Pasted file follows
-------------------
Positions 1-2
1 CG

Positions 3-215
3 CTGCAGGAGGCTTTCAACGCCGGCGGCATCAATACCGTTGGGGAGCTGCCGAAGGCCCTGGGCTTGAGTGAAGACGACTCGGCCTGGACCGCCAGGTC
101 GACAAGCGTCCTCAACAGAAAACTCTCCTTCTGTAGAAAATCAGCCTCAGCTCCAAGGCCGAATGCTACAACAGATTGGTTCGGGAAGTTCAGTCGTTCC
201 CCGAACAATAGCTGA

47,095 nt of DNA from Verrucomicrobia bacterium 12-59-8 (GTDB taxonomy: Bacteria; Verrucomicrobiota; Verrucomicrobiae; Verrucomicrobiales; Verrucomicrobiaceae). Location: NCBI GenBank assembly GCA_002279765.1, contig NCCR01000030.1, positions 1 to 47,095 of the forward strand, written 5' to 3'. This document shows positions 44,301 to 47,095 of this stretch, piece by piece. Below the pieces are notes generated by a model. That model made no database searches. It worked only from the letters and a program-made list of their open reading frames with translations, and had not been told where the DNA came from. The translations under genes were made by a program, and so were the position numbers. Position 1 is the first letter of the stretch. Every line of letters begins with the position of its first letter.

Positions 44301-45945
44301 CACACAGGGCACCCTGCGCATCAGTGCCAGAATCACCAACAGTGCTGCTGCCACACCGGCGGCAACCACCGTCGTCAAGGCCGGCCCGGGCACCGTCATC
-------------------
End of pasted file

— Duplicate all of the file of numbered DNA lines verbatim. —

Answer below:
Positions 1-2
1 CG

Positions 3-215
3 CTGCAGGAGGCTTTCAACGCCGGCGGCATCAATACCGTTGGGGAGCTGCCGAAGGCCCTGGGCTTGAGTGAAGACGACTCGGCCTGGACCGCCAGGTC
101 GACAAGCGTCCTCAACAGAAAACTCTCCTTCTGTAGAAAATCAGCCTCAGCTCCAAGGCCGAATGCTACAACAGATTGGTTCGGGAAGTTCAGTCGTTCC
201 CCGAACAATAGCTGA

47,095 nt of DNA from Verrucomicrobia bacterium 12-59-8 (GTDB taxonomy: Bacteria; Verrucomicrobiota; Verrucomicrobiae; Verrucomicrobiales; Verrucomicrobiaceae). Location: NCBI GenBank assembly GCA_002279765.1, contig NCCR01000030.1, positions 1 to 47,095 of the forward strand, written 5' to 3'. This document shows positions 44,301 to 47,095 of this stretch, piece by piece. Below the pieces are notes generated by a model. That model made no database searches. It worked only from the letters and a program-made list of their open reading frames with translations, and had not been told where the DNA came from. The translations under genes were made by a program, and so were the position numbers. Position 1 is the first letter of the stretch. Every line of letters begins with the position of its first letter.

Positions 44301-45945
44301 CACACAGGGCACCCTGCGCATCAGTGCCAGAATCACCAACAGTGCTGCTGCCACACCGGCGGCAACCACCGTCGTCAAGGCCGGCCCGGGCACCGTCATC